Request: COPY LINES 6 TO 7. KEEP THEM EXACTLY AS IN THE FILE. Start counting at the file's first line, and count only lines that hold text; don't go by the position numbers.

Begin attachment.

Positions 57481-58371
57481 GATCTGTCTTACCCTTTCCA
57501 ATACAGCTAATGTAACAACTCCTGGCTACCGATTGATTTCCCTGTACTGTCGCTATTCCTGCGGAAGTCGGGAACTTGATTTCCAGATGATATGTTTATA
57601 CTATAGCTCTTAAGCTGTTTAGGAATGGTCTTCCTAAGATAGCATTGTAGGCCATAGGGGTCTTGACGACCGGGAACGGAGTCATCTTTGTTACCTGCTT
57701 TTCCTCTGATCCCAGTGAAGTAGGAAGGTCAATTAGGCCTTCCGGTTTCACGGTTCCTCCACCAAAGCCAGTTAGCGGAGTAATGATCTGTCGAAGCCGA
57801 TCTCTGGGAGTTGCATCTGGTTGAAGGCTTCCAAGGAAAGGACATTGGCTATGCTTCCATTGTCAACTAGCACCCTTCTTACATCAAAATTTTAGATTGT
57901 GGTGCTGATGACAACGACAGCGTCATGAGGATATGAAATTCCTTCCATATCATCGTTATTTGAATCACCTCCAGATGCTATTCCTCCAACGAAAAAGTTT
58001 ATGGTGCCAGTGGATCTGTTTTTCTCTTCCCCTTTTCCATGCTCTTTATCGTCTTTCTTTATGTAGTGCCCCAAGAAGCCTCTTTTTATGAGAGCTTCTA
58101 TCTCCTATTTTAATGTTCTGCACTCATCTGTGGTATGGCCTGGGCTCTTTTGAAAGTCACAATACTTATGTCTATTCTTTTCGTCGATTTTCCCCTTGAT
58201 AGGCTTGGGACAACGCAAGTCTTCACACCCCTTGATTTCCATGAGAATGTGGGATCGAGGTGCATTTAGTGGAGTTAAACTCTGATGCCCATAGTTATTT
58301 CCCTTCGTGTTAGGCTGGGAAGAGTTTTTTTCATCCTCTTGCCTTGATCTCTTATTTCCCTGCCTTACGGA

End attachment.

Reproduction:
57801 TCTCTGGGAGTTGCATCTGGTTGAAGGCTTCCAAGGAAAGGACATTGGCTATGCTTCCATTGTCAACTAGCACCCTTCTTACATCAAAATTTTAGATTGT
57901 GGTGCTGATGACAACGACAGCGTCATGAGGATATGAAATTCCTTCCATATCATCGTTATTTGAATCACCTCCAGATGCTATTCCTCCAACGAAAAAGTTT